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Raid on the Marshall Islands – an Order of Battle Pacific AAR, part 1

After Pearl Harbor, it’s time for the US to strike back ~

Avery Abernethy, 24 July 2017

After the Japanese destroyed most of the US Pacific Fleet at Pearl Harbor on December 7, 1941 the US Naval Command and President Roosevelt were under tremendous pressure to position the US Carriers into a defensive position. Some argued the carriers should defend Hawaii. Others suggested pulling the carriers back to protect the US West Coast. After taking command of the Pacific Fleet on December 31, 1941, Admiral Nimitz was responsible for how the US Fleet would be deployed.

Instead of a strict defensive deployment, Nimitz used the remaining US ships centered on the aircraft carriers to both ferry planes to Pacific outposts and also to launch raids against the Japanese. The decision to launch raids against Japan was a very ballsy move by Nimitz. The most famous raid was by Doolittle’s group from the Carrier Hornet. But a more extensive raid against the Gilbert Islands came first.

This is an after action report (AAR) from Order of Battle: World War 2 the US Pacific Campaign and the Marshalls – Gilbert Islands Raid scenario. I played this scenario as part of the US Pacific Campaign.

Modern-Day Napoleonic Battles & Travels, Part the Third

Cyrano’s last travelogue update before, y’know, actually traveling! ~

Jim Owczarski, 15 July 2017

I’m a bit embarrassed that it’s taken me nigh eight months to file an update to this series, but, with an apology proffered, perhaps it’s best to dive right in?

I’ll begin, if I may, by again talking about a surprise.  I’ve known of this creature for a long time:

How very, very lovely

Vietnam ‘65 vs Afghanistan ‘11 – Two sides of the same COIN?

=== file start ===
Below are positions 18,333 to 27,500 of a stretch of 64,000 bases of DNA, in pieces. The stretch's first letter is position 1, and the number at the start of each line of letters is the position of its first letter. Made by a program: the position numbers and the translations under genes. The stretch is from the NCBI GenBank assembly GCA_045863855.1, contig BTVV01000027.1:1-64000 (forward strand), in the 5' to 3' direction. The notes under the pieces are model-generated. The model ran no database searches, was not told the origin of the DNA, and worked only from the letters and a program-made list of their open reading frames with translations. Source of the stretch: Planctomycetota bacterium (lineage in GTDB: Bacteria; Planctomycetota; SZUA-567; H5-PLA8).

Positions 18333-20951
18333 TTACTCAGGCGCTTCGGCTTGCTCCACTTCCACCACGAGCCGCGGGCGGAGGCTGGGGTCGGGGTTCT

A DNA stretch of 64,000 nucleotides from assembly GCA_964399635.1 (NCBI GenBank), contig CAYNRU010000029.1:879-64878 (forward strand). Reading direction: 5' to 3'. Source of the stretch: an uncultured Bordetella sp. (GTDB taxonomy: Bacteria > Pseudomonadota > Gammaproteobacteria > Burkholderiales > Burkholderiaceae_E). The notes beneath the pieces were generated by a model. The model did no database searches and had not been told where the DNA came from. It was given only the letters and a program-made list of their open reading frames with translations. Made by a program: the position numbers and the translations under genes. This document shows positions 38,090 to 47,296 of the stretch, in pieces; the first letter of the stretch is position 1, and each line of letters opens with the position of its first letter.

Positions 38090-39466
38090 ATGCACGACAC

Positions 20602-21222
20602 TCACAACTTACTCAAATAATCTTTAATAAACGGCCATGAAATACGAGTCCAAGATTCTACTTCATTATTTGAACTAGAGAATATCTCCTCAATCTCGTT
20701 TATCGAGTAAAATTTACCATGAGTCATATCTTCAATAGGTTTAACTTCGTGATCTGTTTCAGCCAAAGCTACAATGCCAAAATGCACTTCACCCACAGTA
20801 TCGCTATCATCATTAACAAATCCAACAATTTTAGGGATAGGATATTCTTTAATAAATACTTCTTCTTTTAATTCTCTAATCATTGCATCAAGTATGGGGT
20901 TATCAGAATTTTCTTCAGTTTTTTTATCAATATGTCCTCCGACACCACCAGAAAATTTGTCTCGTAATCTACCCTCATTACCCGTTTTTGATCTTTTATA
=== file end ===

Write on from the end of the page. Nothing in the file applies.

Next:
How do the two counterinsurgency games stack up? ~

Boggit, 10 June 2017

Developed by Every Single Soldier and published by Matrix/Slitherine

The opening screen summarising the game parameters. A player can tweak these in the options screen.

A couple of years ago I did an article on Every Single Soldier’s debut release – Vietnam ‘65. At the time I thought with a bit of tweaking and updating of the game engine they could make a decent Afghanistan game, which is exactly what they have done. So what is different and how does it play out?

 

GMT’s Fields of Despair – First Look!

A look inside GMT’s WWI game ~

Chris Paquette, 26 April 2017

Fields of Despair is part of our program at this Summer’s GrogHeads Central Command at Origins.  What’s inside the box?

The box – the usual big GMT package

Commands & Colors: Napoleonics – EPIC!

Jim descends further into his Napoleonic madness with massive-scale gaming ~

Jim Owczarski, 18 March 2017

I have been waiting for this one for a long time.

It’s almost unreal to me that Battle Cry, the first of Richard Borg’s “Commands and Colors” series, was released in 2000.  I like the American Civil War well enough, but, from the beginning, I hoped that the simple, elegant system evident in the game could be elaborated into the best of all periods, Napoleonics.